Oscar-nominated director Ava DuVernay shaded first lady Melania Trump and actor Liam Neeson for their alleged white privilege in a Twitter spree on Tuesday, comparing their treatment in the media to those of public figures of color, including former first lady Michelle Obama and Will Smith.
Retweeting a photo of Trump modeling in a swimsuit for GQ Magazine in 2001, DuVernay wrote, "When people ask me what white privilege is ... Imagine what would happen if this was Michelle."
The "Wrinkle in Time" director followed with a retweet about action star Neeson's recent racially charged admission that he "wanted to kill" a black man after a close friend was raped, comparing the treatment of the "Taken" actor to that of fellow A-lister Will Smith.
"When people ask me what white privilege is. Imagine if this was Will Smith," she captioned the post.
Neeson, 66, hit the talk show circuit this week in an effort to soften his image following the incendiary remark about a 40-year-old incident, but the damage may have been done: The red carpet for his new film, "Cold Pursuit," was canned Tuesday.
She followed with a post about Trayvon Martin, who was killed by George Zimmerman in 2012. Zimmerman was cleared of all charges in Martin's death and later was sentenced to probation for stalking an investigator linked to a documentary on the Martin slaying.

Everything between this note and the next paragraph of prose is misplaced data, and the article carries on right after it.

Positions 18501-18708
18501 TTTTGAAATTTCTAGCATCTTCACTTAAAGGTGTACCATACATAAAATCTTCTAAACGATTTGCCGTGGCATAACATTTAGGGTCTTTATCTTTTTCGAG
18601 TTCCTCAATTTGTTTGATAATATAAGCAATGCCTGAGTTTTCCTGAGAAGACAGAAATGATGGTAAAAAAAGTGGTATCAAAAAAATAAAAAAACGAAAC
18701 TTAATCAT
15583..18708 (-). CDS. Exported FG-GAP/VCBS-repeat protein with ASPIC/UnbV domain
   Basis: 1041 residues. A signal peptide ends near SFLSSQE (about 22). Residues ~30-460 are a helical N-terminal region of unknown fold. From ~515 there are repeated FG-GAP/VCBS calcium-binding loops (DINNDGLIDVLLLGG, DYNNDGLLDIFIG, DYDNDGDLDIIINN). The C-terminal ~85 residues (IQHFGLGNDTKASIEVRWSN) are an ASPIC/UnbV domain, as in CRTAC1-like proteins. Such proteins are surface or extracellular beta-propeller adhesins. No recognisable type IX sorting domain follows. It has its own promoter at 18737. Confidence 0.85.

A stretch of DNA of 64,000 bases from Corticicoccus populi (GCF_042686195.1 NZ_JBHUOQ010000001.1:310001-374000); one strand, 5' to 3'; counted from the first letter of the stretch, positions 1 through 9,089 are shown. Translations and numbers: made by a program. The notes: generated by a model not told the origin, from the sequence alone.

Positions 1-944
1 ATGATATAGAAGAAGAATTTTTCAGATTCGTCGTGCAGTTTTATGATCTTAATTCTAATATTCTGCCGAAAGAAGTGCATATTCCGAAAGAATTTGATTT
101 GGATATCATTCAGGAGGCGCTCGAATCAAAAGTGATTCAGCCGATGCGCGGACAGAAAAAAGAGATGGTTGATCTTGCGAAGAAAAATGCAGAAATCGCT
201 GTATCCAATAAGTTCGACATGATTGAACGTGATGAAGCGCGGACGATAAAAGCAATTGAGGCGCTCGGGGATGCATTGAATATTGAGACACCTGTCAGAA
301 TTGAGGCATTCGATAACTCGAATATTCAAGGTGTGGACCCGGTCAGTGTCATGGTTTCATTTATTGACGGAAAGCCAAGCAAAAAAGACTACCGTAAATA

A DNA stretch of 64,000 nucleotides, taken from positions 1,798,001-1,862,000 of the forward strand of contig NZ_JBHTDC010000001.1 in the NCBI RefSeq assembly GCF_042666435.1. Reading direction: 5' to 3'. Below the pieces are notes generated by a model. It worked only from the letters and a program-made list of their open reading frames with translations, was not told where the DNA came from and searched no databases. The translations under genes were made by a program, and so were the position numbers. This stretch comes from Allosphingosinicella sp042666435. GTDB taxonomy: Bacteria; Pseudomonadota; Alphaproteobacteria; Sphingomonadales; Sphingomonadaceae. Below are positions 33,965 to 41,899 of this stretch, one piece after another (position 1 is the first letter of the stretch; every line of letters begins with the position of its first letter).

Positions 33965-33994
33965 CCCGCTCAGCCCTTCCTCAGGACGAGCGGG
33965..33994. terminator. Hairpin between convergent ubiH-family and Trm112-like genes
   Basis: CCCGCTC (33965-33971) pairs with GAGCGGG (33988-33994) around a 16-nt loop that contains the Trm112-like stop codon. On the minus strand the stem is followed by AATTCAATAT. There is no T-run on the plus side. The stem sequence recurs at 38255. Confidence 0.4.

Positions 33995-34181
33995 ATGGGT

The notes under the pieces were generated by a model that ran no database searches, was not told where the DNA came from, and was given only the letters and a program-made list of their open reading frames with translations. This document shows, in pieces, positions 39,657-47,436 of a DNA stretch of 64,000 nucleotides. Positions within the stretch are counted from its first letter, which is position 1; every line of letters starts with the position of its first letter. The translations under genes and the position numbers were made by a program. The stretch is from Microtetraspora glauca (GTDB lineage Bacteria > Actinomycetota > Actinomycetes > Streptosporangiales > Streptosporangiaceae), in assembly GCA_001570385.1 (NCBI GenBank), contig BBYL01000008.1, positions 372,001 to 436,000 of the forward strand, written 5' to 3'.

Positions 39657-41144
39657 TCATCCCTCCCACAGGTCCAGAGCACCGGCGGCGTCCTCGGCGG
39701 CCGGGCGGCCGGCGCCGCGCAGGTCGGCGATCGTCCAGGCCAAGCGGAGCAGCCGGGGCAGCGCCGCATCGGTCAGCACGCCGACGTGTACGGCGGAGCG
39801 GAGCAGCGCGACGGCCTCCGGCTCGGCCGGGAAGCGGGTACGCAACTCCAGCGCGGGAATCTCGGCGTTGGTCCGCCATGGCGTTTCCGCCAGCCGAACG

"When people ask me what white privilege is.... Imagine if this was a white boy in a hoodie with a bag of skittles who was just trying to walk home."
She concluded with, "Sometimes it’s hard for white folks to grasp the notion of white privilege. My three posts below are real world, easy examples of how the system we live in favors some and not others. If you’d like to acknowledge Black History Month in some way, recognize this within yourself."
DuVernay, 46, has been a longtime advocate of social justice, boycotting the NFL and Super Bowl over the league's alleged blackballing of Colin Kaepernick, who kneeled during the national anthem in protest of police brutality against men of color.